After Twitter barred him for posts that incited violence on Jan. 6, 2021, Mr. Trump was approached by two former contestants from his reality TV show, “The Apprentice.” They offered to put him at the center of a new platform that wouldn’t censor his posts. Mr. Trump agreed to a deal with Truth Social that gave him a majority stake in the company.

But Truth Social wasn’t the only platform that wanted to build an audience around Mr. Trump. In July 2021, Jason Miller, one of Mr. Trump’s former campaign advisers, launched Gettr, which also had a Twitter-like format.

The competition was fierce. Gettr executives tracked Truth Social’s progress closely, and Mr. Miller once expressed concern that the app had launched a direct-messaging capability before Gettr did, two former employees said.

But Mr. Miller’s primary focus was persuading Mr. Trump to use the site. On TV, he said he had set aside a Gettr handle for the former president.

The charm offensive worried Truth Social’s executives, according to documents that a former employee provided to The New York Times. A daily log that the site’s leaders maintained includes multiple entries mentioning Mr. Miller’s efforts to lure Mr. Trump. (One entry also noted that “Melania really likes the name Truth Social.”)

In 2021, lawyers for Trump Media sent Mr. Miller a cease-and-desist letter, asking him “to cease recruiting President Trump” and citing Mr. Trump’s contract with Truth Social, according to a filing.

Mr. Trump stuck with Truth Social, and Gettr withered. In February 2023, Mr. Miller left the company to join Mr. Trump’s presidential campaign. A month later, federal prosecutors charged one of Gettr’s top investors, Guo Wengui, with money laundering and fraud stemming from a range of his business pursuits.

Mr. Miller declined to comment. Gettr didn’t respond to requests for comment.

Parler also tried — and failed — to get Mr. Trump to post on its site. After the Jan. 6 riot, Apple, Google and Amazon removed the app from their stores, citing issues with content moderation. In 2022, Kanye West agreed to buy Parler, but the deal fell apart, and the site shut down last year.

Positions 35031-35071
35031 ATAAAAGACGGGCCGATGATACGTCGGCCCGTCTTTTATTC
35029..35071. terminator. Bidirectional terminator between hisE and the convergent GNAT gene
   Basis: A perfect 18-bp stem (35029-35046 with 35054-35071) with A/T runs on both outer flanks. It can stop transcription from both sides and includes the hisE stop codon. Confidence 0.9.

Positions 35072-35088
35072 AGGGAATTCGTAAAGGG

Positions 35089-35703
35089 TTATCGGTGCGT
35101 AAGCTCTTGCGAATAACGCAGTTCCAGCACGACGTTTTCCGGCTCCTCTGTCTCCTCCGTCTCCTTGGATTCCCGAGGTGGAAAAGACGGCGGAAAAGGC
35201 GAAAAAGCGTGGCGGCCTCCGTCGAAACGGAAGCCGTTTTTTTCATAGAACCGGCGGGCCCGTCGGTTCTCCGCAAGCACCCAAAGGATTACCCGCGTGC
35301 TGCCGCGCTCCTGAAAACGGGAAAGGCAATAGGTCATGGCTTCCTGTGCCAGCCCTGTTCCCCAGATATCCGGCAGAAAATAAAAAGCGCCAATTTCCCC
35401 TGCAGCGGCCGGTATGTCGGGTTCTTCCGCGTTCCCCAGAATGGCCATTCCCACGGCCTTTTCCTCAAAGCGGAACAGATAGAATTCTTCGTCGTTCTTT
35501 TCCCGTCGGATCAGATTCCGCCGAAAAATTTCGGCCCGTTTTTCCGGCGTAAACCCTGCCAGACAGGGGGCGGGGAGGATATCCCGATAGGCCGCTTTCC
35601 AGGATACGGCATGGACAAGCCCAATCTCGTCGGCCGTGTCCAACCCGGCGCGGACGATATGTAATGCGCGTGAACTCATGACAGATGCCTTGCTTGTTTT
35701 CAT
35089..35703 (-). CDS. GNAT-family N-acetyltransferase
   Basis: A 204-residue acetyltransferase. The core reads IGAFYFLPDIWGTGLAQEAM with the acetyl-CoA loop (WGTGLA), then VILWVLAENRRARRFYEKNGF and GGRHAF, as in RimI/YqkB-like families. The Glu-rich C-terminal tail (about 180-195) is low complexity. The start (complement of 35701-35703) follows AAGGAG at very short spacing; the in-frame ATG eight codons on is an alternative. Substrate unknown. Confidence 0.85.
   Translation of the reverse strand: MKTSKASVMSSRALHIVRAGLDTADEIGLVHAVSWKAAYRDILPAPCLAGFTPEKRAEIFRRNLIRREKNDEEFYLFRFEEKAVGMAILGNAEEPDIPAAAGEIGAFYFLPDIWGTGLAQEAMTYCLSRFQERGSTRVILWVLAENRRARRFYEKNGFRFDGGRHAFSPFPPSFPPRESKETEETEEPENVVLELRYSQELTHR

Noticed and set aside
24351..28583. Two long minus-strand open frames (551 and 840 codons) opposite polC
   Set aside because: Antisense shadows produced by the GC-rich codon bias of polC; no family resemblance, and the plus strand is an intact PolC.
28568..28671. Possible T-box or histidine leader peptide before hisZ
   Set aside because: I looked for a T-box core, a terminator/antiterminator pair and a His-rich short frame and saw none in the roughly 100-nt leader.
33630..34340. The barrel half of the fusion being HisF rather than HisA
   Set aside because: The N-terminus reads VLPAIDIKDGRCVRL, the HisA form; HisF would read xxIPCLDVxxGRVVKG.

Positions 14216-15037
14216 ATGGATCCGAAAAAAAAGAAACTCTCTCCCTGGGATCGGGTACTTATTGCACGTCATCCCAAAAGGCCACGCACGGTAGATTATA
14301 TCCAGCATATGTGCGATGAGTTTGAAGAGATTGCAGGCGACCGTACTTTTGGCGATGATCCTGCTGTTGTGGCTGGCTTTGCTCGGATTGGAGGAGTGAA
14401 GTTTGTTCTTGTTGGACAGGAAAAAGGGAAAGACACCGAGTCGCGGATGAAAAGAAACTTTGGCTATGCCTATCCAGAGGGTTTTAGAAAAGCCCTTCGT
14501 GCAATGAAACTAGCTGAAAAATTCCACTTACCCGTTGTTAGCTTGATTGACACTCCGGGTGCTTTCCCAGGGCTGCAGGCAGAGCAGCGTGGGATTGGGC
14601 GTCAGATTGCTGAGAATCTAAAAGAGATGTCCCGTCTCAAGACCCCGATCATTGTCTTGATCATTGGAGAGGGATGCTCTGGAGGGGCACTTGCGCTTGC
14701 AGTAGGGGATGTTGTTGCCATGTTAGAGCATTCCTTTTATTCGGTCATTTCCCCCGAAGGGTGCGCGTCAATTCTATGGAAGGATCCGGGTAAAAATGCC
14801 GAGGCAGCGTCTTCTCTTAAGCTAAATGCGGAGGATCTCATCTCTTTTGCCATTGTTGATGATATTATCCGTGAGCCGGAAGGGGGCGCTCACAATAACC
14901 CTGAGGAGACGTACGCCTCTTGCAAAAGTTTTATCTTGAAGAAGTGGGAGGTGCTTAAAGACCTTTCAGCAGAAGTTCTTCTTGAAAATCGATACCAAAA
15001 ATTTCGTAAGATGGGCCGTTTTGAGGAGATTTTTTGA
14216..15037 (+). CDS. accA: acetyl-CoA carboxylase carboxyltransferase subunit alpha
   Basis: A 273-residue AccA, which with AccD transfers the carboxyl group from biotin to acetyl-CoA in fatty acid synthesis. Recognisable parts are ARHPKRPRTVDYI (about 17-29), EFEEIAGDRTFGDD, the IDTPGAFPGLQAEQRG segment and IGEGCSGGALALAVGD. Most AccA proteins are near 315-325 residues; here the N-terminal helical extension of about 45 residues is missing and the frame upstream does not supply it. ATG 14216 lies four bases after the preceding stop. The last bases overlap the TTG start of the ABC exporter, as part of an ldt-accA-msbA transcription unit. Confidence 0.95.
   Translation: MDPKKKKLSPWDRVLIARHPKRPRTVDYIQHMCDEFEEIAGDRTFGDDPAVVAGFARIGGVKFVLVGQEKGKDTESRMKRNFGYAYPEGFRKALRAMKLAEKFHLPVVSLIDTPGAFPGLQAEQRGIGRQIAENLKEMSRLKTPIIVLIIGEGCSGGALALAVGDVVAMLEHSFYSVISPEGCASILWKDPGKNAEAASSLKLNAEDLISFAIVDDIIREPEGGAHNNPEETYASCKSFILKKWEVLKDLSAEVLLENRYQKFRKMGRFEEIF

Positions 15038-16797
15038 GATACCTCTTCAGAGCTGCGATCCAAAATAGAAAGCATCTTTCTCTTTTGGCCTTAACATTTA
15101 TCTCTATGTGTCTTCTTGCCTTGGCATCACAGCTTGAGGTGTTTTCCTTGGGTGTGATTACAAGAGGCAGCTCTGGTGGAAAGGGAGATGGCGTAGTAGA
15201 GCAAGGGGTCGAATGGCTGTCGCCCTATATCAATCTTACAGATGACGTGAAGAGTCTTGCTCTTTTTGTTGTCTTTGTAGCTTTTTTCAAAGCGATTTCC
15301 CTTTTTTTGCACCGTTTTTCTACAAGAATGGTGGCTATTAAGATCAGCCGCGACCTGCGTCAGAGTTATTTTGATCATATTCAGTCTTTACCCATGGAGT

Parler is scheduled to relaunch next month, said Elise Pierotti, the company’s chief marketing officer. At the moment, the app is in a testing phase and not intended to draw heavy traffic, she said.

As for Mr. Trump, Ms. Pierotti said, “If he’s interested in our platform and wants to hop on, we would be open and love that.”

For now, Gab remains Truth Social’s closest competitor. But the platform, founded in 2016, has faced problems for years. In 2017, Google and Apple removed it from their app stores, citing the proliferation of hate speech.

Gab’s average monthly traffic declined nearly 40 percent from 2022 to 2023, according to Similarweb. In an email, Gab’s Mr. Torba said those numbers were incorrect because Similarweb relies on data from third-party analytics providers that his app doesn’t use. Tom Liu, a vice president at Similarweb, said that the firm also worked with internet service providers to gather data, and that it applied a common methodology across the websites it evaluated.

Before Trump Media’s public debut last month, there were signs that Truth Social’s growth was stagnating. The site drew about 100,000 new users in the six months before the public offering, according to estimates by the Stanford Internet Observatory, compared with nearly 250,000 users in the same period a year earlier. But in March, the site’s user count spiked by more than 100,000.

As part of a public company, Truth Social has other advantages, including publicly traded shares that it could use to make acquisitions or ramp up hiring. On Tuesday, Trump Media said it was close to starting a video streaming service that would focus partly on “content that has been canceled.”

The platform has also outperformed rivals in attracting other conservative candidates, Dr. Lukito said. Before the 2022 midterm elections, 54 Republican candidates posted on Truth Social, her research shows, compared with 37 on Gettr.

Those figures remained tiny compared with X, which featured posts from 363 Republican candidates.